Console-Based Circuit Simulation
in CADENCE Analog Artist:
A Tutorial Introduction to
Introduction and Setup
Perhaps you, like me, are among the dwindling number of IC designers who remember fondly the day when simulating a circuit meant typing text commands into a text window and reading the results as text output. Perhaps your nostalgia for that day, like mine, is based not solely on wistful longing for younger days but on the conviction that working this way is just plain faster than navigating the windows and menus of modern GUI-based circuit simulators. If so, then you, like me, felt somewhat put out when the world chose to abandon text-based programs like
A Preliminary Word: Using
Tutorial Example: A Fully Differential CMOS OpAmpFor the purposes of this tutorial I've created a CMOS op amp circuit and a test bench for it. The circuits are not necessary for the tutorial, but for a hands-on learning experience you might want to download the schematic files and play along in an
oceansession on your own machine. If nothing else, seeing the PDF versions of the schematics will make it easier to follow some of the commands in the next few lessons.
|Opamp Schematic (PDF)||fdopamp.pdf|
|Test Bench Schematic (PDF)||tfdopamp.pdf|
Getting Set Up: Creating a Netlist
Before we can get into the details of
ocean circuit simulation
in Lesson One, we need to netlist our
circuit. When doing this it's nice to give the Cadence Composer some
guidance on where to write the files, as otherwise they tend to get
written to obscure subdirectories of your root directory.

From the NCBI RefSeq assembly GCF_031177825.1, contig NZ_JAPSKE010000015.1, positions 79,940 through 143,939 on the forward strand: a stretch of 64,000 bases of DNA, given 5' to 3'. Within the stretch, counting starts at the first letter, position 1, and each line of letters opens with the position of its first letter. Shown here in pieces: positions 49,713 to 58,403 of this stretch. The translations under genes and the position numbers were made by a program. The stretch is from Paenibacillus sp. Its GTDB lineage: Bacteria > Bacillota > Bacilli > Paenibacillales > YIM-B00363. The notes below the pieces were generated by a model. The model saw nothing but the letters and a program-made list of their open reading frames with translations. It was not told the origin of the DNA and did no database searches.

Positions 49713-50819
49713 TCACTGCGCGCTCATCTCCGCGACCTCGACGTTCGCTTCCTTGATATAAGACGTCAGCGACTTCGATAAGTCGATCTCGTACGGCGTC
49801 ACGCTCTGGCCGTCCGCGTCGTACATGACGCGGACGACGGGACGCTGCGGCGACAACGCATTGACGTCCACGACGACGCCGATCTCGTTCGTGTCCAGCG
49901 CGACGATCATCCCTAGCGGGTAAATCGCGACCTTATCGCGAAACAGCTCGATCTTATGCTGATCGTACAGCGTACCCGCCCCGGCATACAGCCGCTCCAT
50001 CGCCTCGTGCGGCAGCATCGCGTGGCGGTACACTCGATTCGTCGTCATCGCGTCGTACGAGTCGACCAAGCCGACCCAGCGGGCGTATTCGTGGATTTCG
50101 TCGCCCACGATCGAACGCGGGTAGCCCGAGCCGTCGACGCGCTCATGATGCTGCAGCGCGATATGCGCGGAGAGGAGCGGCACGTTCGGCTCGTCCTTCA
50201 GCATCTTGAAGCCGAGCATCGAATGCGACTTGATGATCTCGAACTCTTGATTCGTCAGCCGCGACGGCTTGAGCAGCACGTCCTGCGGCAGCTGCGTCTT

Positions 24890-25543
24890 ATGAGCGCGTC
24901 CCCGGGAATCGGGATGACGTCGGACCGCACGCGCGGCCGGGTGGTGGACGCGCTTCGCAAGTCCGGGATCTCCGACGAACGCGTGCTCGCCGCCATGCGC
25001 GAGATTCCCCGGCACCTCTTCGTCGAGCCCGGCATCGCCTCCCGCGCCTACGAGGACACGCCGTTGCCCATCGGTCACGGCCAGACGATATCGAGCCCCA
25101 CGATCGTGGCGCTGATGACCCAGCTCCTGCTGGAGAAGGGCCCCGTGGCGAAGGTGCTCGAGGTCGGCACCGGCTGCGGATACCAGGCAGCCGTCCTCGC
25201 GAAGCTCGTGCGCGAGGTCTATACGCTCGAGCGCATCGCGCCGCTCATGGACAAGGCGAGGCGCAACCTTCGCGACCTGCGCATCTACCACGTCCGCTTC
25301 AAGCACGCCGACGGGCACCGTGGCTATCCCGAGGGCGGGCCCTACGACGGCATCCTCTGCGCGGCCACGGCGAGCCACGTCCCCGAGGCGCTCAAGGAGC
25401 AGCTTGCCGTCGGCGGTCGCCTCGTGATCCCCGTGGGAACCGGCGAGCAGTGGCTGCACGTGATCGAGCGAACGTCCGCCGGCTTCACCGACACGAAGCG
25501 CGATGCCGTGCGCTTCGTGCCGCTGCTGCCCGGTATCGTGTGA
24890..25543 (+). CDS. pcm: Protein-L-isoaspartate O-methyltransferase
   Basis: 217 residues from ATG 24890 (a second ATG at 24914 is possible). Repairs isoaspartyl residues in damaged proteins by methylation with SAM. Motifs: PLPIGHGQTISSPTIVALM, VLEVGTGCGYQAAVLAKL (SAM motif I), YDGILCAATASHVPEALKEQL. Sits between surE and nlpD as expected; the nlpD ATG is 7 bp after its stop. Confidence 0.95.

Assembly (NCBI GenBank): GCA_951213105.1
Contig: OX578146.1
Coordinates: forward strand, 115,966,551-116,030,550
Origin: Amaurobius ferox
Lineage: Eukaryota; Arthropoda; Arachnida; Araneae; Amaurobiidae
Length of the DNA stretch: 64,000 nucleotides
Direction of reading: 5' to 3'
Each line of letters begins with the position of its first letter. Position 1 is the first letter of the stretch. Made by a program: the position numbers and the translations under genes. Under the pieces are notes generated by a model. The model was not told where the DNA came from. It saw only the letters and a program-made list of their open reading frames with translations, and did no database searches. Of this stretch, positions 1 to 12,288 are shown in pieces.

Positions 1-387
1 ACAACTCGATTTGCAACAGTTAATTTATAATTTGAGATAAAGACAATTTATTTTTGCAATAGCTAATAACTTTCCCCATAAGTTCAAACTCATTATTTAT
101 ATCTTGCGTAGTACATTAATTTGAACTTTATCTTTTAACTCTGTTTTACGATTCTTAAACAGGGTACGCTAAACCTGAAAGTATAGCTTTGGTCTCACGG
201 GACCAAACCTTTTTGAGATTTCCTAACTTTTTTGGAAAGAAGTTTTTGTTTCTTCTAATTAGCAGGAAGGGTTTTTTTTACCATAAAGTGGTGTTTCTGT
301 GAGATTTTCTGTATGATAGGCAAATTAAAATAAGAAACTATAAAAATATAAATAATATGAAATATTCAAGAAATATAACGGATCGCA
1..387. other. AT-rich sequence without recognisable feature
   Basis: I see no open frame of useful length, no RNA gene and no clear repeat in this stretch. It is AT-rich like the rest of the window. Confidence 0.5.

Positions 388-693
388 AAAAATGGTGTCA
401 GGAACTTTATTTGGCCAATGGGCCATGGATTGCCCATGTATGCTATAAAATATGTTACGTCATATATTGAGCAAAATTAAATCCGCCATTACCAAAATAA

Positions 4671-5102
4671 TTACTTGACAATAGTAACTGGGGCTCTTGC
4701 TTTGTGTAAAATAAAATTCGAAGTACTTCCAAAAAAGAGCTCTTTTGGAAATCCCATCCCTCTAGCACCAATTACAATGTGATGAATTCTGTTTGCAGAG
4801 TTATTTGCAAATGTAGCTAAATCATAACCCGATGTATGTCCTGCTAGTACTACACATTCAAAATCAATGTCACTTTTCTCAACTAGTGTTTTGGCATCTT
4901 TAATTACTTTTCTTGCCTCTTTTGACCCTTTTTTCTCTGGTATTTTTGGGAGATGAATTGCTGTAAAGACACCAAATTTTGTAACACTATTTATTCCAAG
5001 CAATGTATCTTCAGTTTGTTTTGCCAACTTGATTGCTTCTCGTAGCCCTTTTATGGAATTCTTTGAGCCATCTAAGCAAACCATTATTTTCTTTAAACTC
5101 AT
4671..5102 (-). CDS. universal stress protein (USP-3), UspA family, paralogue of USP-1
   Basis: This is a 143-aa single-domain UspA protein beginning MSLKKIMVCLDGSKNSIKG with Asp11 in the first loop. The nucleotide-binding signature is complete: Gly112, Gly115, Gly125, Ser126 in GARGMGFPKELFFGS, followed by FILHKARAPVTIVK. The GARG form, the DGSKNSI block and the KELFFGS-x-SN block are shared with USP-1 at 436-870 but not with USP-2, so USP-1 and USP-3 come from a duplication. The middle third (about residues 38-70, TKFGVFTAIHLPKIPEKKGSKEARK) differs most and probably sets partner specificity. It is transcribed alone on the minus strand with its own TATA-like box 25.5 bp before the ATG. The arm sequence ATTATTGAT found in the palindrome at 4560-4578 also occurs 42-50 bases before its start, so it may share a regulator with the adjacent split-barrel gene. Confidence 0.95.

So let's suppose we've just finished editing our test bench schematic in
Cadence Composer, and now we want to netlist it and read it into
ocean. To do this, we first open the Analog Artist window.
(In my version this is done by choosing "Analog Environment" from the
"Tools" menu at the top of the schematic editor window.) Open the "Setup"
menu from the tool bar at the top of the Analog Artist window and choose
"Simulator/Directory/Host." In the "Project Directory" text box, enter
the directory from which you intend to invoke
Personally, I like to create a new directory called
for this purpose--for example, in this case, the full path to my target
/home/homer/circuits/emerald/spectre. So in my
case the screen would look like this:
Choose "OK" to confirm the new project directory. Then, back in the Analog Artist window, open the "Simulation" menu from the tool bar and choose "Netlist
-->Create." If your circuit contains no errors, a window containing the text of the netlist will pop up; you can close this window, unless you want to read through the netlist.
Note: The above procedure for setting the netlist directory
can be obviated by including the line
asimenv.startup projectDir string "./spectre"in the
After this step,
the directory you specified as the Project Directory should have a
new subdirectory called
tfdopamp (or whatever your circuit
was named). Looking into this subdirectory reveals an extensive hierarchy
of files and further subdirectories. The actual netlist that describes
your circuit is written to a file called
spectre/schematic/netlist. So, for example,
in my case the full path to the file would be
If you have successfully created this file, let's proceed on to Lesson One!
|Lesson 1: Basic Analysis Commands|
Homer Reid's Ocean Tutorial, by Homer Reid
|Last Modified: 11/16/16|